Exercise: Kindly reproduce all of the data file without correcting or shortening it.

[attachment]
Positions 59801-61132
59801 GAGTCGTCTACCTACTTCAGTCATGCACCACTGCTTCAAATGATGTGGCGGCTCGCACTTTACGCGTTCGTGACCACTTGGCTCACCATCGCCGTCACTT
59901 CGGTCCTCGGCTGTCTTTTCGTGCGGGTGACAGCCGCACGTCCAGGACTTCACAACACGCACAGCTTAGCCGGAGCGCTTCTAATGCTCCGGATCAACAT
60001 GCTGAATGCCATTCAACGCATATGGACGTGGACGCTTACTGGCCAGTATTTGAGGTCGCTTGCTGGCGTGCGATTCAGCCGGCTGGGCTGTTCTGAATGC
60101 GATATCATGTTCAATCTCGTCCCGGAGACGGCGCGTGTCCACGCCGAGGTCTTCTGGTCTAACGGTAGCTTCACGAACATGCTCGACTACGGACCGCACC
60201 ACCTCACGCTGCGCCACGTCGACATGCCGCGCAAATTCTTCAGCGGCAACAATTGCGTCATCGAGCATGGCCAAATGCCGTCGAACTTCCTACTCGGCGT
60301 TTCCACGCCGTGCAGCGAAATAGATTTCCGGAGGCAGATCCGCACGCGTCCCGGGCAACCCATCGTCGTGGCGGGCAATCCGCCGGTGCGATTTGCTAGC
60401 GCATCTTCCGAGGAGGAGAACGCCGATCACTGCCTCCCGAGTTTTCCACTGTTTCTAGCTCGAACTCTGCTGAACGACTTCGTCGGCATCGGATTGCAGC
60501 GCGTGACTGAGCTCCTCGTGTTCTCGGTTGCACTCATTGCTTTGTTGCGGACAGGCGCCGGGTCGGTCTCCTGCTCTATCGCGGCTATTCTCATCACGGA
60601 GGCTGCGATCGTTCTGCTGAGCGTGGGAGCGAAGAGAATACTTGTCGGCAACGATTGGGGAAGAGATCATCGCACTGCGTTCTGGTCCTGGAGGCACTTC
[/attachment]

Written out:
Positions 59801-61132
59801 GAGTCGTCTACCTACTTCAGTCATGCACCACTGCTTCAAATGATGTGGCGGCTCGCACTTTACGCGTTCGTGACCACTTGGCTCACCATCGCCGTCACTT
59901 CGGTCCTCGGCTGTCTTTTCGTGCGGGTGACAGCCGCACGTCCAGGACTTCACAACACGCACAGCTTAGCCGGAGCGCTTCTAATGCTCCGGATCAACAT
60001 GCTGAATGCCATTCAACGCATATGGACGTGGACGCTTACTGGCCAGTATTTGAGGTCGCTTGCTGGCGTGCGATTCAGCCGGCTGGGCTGTTCTGAATGC
60101 GATATCATGTTCAATCTCGTCCCGGAGACGGCGCGTGTCCACGCCGAGGTCTTCTGGTCTAACGGTAGCTTCACGAACATGCTCGACTACGGACCGCACC
60201 ACCTCACGCTGCGCCACGTCGACATGCCGCGCAAATTCTTCAGCGGCAACAATTGCGTCATCGAGCATGGCCAAATGCCGTCGAACTTCCTACTCGGCGT
60301 TTCCACGCCGTGCAGCGAAATAGATTTCCGGAGGCAGATCCGCACGCGTCCCGGGCAACCCATCGTCGTGGCGGGCAATCCGCCGGTGCGATTTGCTAGC
60401 GCATCTTCCGAGGAGGAGAACGCCGATCACTGCCTCCCGAGTTTTCCACTGTTTCTAGCTCGAACTCTGCTGAACGACTTCGTCGGCATCGGATTGCAGC
60501 GCGTGACTGAGCTCCTCGTGTTCTCGGTTGCACTCATTGCTTTGTTGCGGACAGGCGCCGGGTCGGTCTCCTGCTCTATCGCGGCTATTCTCATCACGGA
60601 GGCTGCGATCGTTCTGCTGAGCGTGGGAGCGAAGAGAATACTTGTCGGCAACGATTGGGGAAGAGATCATCGCACTGCGTTCTGGTCCTGGAGGCACTTC